THE YEAR 1973 SAW THE FOUNDING OF THE DRUG ENFORCEMENT ADMINistration (DEA), an organization that concentrated police duties surrounding drug crimes in the United States at a federal level. The DEA's structure, duties, and a large part of its personnel were inherited from two precursor agencies--the Bureau of Narcotics and Dangerous Drugs (1968-1973) and the Federal Bureau of Narcotics (1930-1968)--and was a response to the need to establish a unit capable of confronting in a comprehensive and permanent manner what was then seen as the threat of drugs. (1)
Around the start of the 1970s, with the exception of the United States and France, anti-narcotics investigations in the rest of the world were carried out by small offices inside the judicial or national police forces of each country. (2) The extant anti-narcotics sections lacked autonomy and specialized training; they had floating personnel and worked on skimpy budgets. The arrival of the DEA model marked a watershed in the field of anti-narcotics policing.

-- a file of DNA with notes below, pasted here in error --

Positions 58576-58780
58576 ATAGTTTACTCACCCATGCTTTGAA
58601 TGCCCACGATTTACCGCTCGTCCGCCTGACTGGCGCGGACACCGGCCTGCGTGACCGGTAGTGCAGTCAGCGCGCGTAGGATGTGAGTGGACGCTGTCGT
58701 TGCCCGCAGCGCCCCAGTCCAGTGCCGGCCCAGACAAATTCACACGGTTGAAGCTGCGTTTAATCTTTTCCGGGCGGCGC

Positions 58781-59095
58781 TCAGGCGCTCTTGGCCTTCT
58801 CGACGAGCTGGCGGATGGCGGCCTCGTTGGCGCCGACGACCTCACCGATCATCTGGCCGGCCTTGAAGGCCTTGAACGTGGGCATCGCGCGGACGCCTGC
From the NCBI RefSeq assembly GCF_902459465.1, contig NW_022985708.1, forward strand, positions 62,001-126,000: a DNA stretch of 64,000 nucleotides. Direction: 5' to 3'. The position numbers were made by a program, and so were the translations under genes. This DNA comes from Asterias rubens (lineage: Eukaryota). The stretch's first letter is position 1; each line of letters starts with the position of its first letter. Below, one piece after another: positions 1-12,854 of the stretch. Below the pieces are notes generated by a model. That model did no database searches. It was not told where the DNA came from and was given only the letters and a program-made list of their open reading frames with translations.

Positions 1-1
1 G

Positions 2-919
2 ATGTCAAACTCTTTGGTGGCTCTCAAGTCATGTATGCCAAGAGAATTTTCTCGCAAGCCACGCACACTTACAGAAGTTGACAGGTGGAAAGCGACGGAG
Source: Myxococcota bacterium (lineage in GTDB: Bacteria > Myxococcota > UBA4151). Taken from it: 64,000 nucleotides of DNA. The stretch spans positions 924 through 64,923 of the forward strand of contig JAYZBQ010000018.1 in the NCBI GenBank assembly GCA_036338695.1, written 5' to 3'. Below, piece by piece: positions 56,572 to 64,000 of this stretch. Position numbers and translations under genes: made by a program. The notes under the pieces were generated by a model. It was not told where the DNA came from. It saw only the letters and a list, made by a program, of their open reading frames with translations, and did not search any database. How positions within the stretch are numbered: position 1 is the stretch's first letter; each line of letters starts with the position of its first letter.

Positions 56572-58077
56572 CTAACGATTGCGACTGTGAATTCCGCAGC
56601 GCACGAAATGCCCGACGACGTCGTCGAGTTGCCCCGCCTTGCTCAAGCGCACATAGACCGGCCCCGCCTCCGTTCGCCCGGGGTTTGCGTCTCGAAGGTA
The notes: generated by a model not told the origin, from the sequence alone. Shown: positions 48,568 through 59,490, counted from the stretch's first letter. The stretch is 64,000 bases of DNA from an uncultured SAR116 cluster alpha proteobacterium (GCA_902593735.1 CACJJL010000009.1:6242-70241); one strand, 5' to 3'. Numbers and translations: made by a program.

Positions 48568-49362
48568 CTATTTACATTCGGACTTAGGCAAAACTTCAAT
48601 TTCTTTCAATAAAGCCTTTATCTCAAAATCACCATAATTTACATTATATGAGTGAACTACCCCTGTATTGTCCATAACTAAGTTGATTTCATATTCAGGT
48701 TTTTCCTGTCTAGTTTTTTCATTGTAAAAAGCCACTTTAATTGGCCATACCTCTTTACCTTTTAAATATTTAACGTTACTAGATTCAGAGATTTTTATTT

Although set in the Department of Justice and legally subject to the attorney general's office, the DEA retained and developed a set of powers only partially enjoyed before by the Bureau of Narcotics and Dangerous Drugs (BNDD) and the Federal Bureau of Narcotics (FBN): the administration and regulation of chemical precursors and licit drugs for medical or scientific use; the application of federal laws relating to the consumption, transport, trade, and cultivation of drugs; and the advising of the State Department on the course of diplomacy in the area of narcotics. (3) The DEA introduced a double operational system based partially on the division of geographical space through district offices and partially on the prompt pursuit of networks of drug traffickers regardless of territorial bounds. It kept a strong influence on the formation of US foreign policy on drug issues as well as on the daily life of transnational institutions dedicated to them. In the United States, it created enduring professional associations and alliances with right-wing groups. Like the FBN, the DEA was scarcely exposed to congressional committee control, and it kept up a degree of antagonism with public health institutions, fighting to be granted de facto the right to the last word on everything concerning drug policy at local and federal levels. (4) But the most distinctive seal of the DEA was its strategy for internationalizing the war against drugs, one that led hundreds of its agents to operate abroad and deal with police forces and high commands of other countries. (5)